"During the performance of this contract the contractor agrees as follows: (1) The contractor will not discriminate against any employee or applicant for employment because of race, color, religion, sex, or national origin. The contractor will take affirmative action to ensure that applicants are employed, and that employees are treated during employment, without regard to their race, color, religion, sex or national origin. Such action shall include, but not be limited to the following: employment, upgrading, demotion, or transfer; recruitment or recruitment advertising; layoff or termination; rates of pay or other forms of compensation; and selection for training, including apprenticeship. The contractor agrees to post in conspicuous places, available to employees and applicants for employment, notices to be provided by the contracting officer setting forth the provisions of this nondiscrimination clause. (2) The contractor will, in all solicitations or advertisements for employees placed by or on behalf of the contractor, state that all qualified applicants will receive consideration for employment without regard to race, color, religion, sex or national origin. (3) The contractor will send to each labor union or representative of workers labor union or representative workers with which he has a collective bargaining agreement or other contract or understanding, a notice, to be provided by the agency contracting officer, advising the labor union or workers' representative of the contractor's commitments under Section 202 of Executive Order No. 11246 of September 24, 1965, and shall post copies of the notice in conspicuous places available to employees and applicants for employment."


41 C.F.R. 60-1.5 provides in pertinent part:

'(4) Contracts with State or local governments. The requirements of the equal opportunity clause in any contract or subcontract with a State or local government (or any agency, instrumentality or subdivision thereof) shall not be applicable to any agency, instrumentality or subdivision of such government which does not participate in work on or under the contract or subcontract. In addition, any agency, instrumentality or subdivision of such government, except for educational institutions and medical facilities, are exempt from the requirements of filing the annual compliance report provided for by 60-1.7(a) (1) and maintaining a written affirmative action compliance program prescribed by 60-1.40 and Part 60-2 of this chapter.'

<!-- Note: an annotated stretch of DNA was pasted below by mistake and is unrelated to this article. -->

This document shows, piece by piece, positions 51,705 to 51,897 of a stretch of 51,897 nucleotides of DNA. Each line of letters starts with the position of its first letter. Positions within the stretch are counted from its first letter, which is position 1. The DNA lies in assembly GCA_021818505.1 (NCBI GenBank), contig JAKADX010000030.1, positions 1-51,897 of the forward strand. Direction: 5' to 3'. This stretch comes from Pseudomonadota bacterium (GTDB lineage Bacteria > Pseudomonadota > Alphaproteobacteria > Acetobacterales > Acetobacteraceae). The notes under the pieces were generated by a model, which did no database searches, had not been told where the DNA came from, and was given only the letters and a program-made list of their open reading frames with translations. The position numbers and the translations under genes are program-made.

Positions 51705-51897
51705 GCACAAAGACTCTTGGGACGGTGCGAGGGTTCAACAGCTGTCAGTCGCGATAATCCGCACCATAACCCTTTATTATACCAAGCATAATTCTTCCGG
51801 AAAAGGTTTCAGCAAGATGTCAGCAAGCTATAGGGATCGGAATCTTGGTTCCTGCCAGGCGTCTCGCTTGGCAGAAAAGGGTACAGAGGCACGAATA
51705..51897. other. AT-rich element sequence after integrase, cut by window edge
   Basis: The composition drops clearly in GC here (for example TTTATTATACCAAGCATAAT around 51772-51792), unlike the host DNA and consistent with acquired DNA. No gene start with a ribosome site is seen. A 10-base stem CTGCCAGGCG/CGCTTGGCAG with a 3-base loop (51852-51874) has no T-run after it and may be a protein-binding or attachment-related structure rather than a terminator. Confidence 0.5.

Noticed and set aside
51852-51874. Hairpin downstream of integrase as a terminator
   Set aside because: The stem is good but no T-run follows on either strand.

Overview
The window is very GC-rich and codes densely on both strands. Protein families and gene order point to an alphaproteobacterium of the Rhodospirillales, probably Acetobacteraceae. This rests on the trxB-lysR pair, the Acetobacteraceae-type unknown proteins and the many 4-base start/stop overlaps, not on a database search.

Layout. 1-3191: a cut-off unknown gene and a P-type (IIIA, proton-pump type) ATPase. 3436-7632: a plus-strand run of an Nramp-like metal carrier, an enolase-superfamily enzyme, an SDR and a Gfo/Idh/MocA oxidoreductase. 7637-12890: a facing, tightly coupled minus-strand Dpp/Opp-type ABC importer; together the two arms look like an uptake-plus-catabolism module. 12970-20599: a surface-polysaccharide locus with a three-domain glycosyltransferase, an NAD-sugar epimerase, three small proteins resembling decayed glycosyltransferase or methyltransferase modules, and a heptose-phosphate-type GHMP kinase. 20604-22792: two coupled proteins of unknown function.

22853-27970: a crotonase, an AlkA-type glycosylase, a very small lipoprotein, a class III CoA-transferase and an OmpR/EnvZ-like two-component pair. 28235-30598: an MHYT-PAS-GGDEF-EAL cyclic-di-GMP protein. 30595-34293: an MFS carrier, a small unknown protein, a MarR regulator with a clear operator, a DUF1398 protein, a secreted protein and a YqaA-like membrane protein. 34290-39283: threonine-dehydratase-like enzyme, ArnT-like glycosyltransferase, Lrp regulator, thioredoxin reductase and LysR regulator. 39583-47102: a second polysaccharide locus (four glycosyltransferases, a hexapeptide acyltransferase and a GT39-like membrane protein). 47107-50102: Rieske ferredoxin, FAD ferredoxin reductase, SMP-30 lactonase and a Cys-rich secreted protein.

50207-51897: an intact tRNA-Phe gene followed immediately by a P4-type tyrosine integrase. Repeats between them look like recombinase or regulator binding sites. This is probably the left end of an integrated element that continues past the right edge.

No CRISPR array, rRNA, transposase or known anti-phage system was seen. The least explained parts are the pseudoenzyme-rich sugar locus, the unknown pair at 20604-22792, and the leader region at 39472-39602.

41 C.F.R. 60-2.22 provides in pertinent part:

'(a) An executive of the contractor should be appointed as director or manager of company Equal Opportunity Programs. Depending upon the size and geographical alignment of the company, this may be his or her sole responsibility. He or she should be given the necessary top management support and staffing to execute the assignment. His or her identity should appear on all internal and external communications on the company's Equal Opportunity Programs. His or her responsibilities should include, but bot necessarily be limited to: . . ..'


Judge Dooling did not rule on the validity of Dr. Kronovet's appointment insofar as it related to the teachers' union contract. Nor did he formally rule on the question of whether the Affirmative Action Officer should be a full-time or part-time position, although by implication he indicated that Dr. Kronovet would be expected, as Associate Dean, to perform the duties of Affirmative Action Officer and other duties